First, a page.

Magazine article Oceanus

From the Beginning: Monitoring Change in a Young Lava Flow

Magazine article Oceanus

From the Beginning: Monitoring Change in a Young Lava Flow

Article excerpt

A unique opportunity to monitor changes in a seafloor lava flow nearly from its inception began in the summer of 1993. Just days after National Oceanic and Atmospheric Administration scientists activated a new real-time earthquake monitoring network, seismic activity was detected on the Juan de Fuca ridge in the northeast Pacific. This activity indicated that an eruption was underway, and research vessels were dispatched to locate it. The eruption, which formed a lava flow 30 meters thick, 1,500 meters long, and 300 meters wide, was fed from what is thought to be a subsurface feeder dike (a fissure that serves as a conduit from a body of molten material to the seafloor). Using conductivity-temperature-depth instruments, scientists aboard research ships were able to detect hot water plumes from vents created by the cooling lava as it heated the seawater. Echosounding ships repeating previous mapping tracks also recorded a difference in the depth of the sea-floor where the lava flow had erupted. Together the diking event and lava flow represent the basic building block of oceanic crust - by investigating this newly emplaced seafloor feature we can better understand the process by which almost 70 percent of Earth's surface has formed.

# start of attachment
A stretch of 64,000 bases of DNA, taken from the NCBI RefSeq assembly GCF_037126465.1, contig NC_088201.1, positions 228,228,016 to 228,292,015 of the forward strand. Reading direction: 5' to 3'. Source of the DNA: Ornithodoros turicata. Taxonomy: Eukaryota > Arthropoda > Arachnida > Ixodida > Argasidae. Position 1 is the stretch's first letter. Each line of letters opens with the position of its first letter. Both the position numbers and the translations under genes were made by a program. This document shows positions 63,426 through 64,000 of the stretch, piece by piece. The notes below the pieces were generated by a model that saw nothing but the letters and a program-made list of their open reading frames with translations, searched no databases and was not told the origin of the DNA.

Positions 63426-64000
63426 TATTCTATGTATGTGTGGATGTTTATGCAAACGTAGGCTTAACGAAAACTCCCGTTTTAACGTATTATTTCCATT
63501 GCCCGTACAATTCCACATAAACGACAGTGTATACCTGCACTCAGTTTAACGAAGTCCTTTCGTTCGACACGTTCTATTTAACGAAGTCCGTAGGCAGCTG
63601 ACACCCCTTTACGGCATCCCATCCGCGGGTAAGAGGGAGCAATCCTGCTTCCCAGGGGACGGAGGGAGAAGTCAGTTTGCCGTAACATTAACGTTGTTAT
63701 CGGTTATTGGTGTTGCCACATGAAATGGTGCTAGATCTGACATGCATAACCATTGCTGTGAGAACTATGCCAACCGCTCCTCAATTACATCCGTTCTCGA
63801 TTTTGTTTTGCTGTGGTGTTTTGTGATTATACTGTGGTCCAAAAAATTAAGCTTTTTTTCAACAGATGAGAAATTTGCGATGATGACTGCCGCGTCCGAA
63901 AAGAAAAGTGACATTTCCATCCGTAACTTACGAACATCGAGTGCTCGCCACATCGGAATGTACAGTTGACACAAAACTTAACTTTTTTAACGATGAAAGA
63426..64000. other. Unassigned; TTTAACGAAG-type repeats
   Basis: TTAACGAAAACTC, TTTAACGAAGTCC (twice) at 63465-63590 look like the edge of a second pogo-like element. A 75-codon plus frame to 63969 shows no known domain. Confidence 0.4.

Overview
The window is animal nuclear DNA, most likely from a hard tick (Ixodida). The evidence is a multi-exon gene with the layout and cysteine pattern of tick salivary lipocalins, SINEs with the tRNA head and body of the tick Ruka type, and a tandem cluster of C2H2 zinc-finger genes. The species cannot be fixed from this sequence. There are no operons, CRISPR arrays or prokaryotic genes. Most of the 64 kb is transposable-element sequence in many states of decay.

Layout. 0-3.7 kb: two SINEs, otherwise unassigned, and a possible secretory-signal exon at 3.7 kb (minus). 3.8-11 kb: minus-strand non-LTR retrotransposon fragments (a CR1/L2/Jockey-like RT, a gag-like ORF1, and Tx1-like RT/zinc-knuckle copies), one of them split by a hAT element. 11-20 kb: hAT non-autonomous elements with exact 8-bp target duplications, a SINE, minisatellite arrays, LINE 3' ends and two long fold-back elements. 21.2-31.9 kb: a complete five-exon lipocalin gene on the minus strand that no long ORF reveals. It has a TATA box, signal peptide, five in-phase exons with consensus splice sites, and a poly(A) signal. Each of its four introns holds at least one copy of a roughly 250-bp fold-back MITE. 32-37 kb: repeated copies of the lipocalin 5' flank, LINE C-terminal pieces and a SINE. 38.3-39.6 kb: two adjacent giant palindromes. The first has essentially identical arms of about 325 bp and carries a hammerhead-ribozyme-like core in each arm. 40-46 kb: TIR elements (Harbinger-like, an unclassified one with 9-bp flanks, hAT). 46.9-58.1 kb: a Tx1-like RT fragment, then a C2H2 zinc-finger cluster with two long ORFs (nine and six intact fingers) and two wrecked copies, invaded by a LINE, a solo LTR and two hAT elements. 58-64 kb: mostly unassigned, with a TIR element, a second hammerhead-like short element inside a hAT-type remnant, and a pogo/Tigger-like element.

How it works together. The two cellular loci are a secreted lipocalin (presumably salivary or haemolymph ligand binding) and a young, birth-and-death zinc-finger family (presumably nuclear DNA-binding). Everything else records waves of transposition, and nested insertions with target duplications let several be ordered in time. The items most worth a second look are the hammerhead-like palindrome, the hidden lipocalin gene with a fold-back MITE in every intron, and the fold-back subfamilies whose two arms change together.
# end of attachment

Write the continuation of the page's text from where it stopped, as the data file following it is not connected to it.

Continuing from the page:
The physical properties of the new lava are still pristine, and knowing the precise age of the rocks allows us to monitor their changes over time. One important property is magnetism and new lava turns out to be highly magnetic. As the molten lava is rapidly "quenched" or cooled on contact with seawater, the magnetic minerals it contains quickly "freeze," recording the direction and strength of Earth's magnetic field, which varies over time. …

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